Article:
Forum: FPGA, VHDL & Verilog Multi functional push key.

Author: Fue Xiong (xiong347)
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Hello all,

I'm new to this forum so any help is appreciated. I am using a soc-de1 
dev board and on this dev board there are 4 push keys but I want to use 
only one push key that can activate different functions depending on how 
many times I activate that push button. For example say I want to 
control a fan with 3 different settings by only using one push key. The 
first setting is activated if the push key is activated once, second 
setting if activated twice, and third setting if activated three times. 
What would be a good approach to creating this?

Thank you.

Author: (º°)·´¯`·.¸¸.·´¯`·.¸¸.·´¯`·.¸¸.·´¯`·.¸¸.·´¯`·.¸¸.· (Guest)
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Debounce this button, and count the rising edges in a time window.

Author: Fue Xiong (xiong347)
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Thank you.

Author: Lothar Miller (lkmiller) (Moderator)
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Fue X. wrote:
> What would be a good approach to creating this?
The definition is ambiguous:
Lets say "speed" instead of "setting" and you have threee speeds "off", 
"slow" and "fast".

Now we have the first approach:
When the fan stands still, and then when the key is pressed once the fan 
should switch to speed "low". Now it will switch to speed "fast" when 
its pressed one again one minute later. And to "off" when its pressed 
again one minute later. To conclude: it will cycle through the three 
speeds like this (p=press and release key, -=one minute, o=off, s=slow, 
key    ---p---p--p--pp----p---ppp---p--pp---
speed  ooossssfffooosfffffoooosfoooosssfoooo

Or the second approach:
When you press the key only once should it switch "off". But when you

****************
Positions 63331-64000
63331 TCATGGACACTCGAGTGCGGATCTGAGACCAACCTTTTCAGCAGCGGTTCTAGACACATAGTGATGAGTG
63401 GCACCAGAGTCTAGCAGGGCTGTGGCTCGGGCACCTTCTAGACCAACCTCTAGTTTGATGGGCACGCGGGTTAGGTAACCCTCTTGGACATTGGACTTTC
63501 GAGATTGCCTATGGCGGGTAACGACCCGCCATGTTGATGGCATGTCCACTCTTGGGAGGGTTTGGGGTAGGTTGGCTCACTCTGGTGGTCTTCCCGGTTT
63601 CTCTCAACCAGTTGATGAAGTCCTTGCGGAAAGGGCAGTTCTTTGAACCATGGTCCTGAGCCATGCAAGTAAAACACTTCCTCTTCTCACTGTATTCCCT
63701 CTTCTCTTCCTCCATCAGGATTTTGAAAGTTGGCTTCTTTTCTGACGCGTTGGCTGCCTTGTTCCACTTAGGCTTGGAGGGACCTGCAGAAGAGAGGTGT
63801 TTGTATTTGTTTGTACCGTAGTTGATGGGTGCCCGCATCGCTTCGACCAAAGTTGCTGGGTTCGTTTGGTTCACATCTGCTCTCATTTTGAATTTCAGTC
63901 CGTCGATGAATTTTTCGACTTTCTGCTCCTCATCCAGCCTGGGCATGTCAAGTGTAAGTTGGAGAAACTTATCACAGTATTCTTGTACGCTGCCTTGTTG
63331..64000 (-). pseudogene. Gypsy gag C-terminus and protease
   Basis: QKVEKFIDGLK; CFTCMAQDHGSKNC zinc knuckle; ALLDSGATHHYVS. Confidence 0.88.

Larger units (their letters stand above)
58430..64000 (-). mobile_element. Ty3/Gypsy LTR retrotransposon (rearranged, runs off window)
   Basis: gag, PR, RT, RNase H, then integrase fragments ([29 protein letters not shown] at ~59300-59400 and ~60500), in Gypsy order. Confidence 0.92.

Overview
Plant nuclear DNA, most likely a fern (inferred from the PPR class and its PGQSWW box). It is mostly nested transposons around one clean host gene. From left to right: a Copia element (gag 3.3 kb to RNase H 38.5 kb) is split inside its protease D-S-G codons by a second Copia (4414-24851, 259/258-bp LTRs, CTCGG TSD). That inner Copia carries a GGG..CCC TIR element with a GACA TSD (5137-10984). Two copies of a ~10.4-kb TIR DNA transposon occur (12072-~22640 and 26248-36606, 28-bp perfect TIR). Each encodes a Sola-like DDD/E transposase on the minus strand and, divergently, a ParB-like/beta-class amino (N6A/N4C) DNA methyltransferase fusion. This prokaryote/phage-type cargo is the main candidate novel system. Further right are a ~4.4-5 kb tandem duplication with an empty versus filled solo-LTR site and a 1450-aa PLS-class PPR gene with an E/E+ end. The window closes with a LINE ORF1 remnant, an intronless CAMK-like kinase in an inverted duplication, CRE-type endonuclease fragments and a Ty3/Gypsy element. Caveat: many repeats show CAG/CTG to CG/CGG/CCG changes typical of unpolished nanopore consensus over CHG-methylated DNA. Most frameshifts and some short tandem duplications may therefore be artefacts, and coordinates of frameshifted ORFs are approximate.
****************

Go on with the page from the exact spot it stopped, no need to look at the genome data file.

press the key twice in lets say less than one second then it should 
switch to "slow". And if its pressed three times in one second then it 
switches to "fast". So the action will be like this:
key    ---p---pp----p---ppp---p--pp---p---
speed  oooooooosssssooooooffffoooossssoooo

I would expect my fan to behave like approach one. How should yours?

However: the first step is (as already said) always the same sync the 
button to the FPGA clock and afterwards debounce the signal and perform 
an edge detection to it.
What comes next depends on the desired behaviour:
1. When you simply have to cycle through the three speeds, than add a 
counter from 0 to 2. Wrap it around when it reaches 2.
2. When you must implement a behaviour like approach 2, then count the 
key presses and start a timeout counter of eg. 500ms with each keypress. 
When the timeout counter reaches its final value, then that means that 
the last counter value is valid and should be used as the new speed.

BTW: which HDL do you use?

Author: Fue Xiong (xiong347)
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Sorry for the ambiguity I should have been more clear. Mine would 
function like the second option which you pretty much nailed. I had a 
similar approach but was having problems visualizing my implementation. 
Thank you so much this was very helpful and I use vhdl along with 
quartus and modelsim.


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